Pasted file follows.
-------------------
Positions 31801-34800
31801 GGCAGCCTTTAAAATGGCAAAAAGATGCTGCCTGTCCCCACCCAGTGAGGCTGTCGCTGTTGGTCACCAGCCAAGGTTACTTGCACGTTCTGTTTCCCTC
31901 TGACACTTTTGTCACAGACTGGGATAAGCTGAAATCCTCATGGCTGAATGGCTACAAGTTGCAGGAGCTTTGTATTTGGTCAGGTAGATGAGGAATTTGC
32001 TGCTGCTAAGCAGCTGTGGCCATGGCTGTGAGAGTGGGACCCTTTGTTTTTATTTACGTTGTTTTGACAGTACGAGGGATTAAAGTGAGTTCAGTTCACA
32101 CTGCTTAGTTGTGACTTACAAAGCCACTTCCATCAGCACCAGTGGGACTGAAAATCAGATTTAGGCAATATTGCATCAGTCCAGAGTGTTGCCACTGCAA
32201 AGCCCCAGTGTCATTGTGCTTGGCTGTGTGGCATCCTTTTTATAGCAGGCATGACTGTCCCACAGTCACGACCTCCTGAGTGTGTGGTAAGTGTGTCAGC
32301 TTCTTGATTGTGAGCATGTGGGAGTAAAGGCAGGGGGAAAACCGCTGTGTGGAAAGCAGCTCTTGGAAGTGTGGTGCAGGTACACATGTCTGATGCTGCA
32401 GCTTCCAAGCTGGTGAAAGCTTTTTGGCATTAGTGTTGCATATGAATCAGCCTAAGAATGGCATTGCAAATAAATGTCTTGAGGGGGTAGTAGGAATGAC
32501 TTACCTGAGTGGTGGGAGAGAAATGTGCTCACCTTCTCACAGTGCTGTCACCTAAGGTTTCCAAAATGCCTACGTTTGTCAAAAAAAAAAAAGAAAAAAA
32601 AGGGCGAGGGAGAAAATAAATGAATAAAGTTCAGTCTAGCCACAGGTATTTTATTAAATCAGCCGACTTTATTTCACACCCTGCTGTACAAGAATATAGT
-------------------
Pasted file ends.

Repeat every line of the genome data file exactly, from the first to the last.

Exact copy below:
Positions 31801-34800
31801 GGCAGCCTTTAAAATGGCAAAAAGATGCTGCCTGTCCCCACCCAGTGAGGCTGTCGCTGTTGGTCACCAGCCAAGGTTACTTGCACGTTCTGTTTCCCTC
31901 TGACACTTTTGTCACAGACTGGGATAAGCTGAAATCCTCATGGCTGAATGGCTACAAGTTGCAGGAGCTTTGTATTTGGTCAGGTAGATGAGGAATTTGC
32001 TGCTGCTAAGCAGCTGTGGCCATGGCTGTGAGAGTGGGACCCTTTGTTTTTATTTACGTTGTTTTGACAGTACGAGGGATTAAAGTGAGTTCAGTTCACA
32101 CTGCTTAGTTGTGACTTACAAAGCCACTTCCATCAGCACCAGTGGGACTGAAAATCAGATTTAGGCAATATTGCATCAGTCCAGAGTGTTGCCACTGCAA
32201 AGCCCCAGTGTCATTGTGCTTGGCTGTGTGGCATCCTTTTTATAGCAGGCATGACTGTCCCACAGTCACGACCTCCTGAGTGTGTGGTAAGTGTGTCAGC
32301 TTCTTGATTGTGAGCATGTGGGAGTAAAGGCAGGGGGAAAACCGCTGTGTGGAAAGCAGCTCTTGGAAGTGTGGTGCAGGTACACATGTCTGATGCTGCA
32401 GCTTCCAAGCTGGTGAAAGCTTTTTGGCATTAGTGTTGCATATGAATCAGCCTAAGAATGGCATTGCAAATAAATGTCTTGAGGGGGTAGTAGGAATGAC
32501 TTACCTGAGTGGTGGGAGAGAAATGTGCTCACCTTCTCACAGTGCTGTCACCTAAGGTTTCCAAAATGCCTACGTTTGTCAAAAAAAAAAAAGAAAAAAA
32601 AGGGCGAGGGAGAAAATAAATGAATAAAGTTCAGTCTAGCCACAGGTATTTTATTAAATCAGCCGACTTTATTTCACACCCTGCTGTACAAGAATATAGT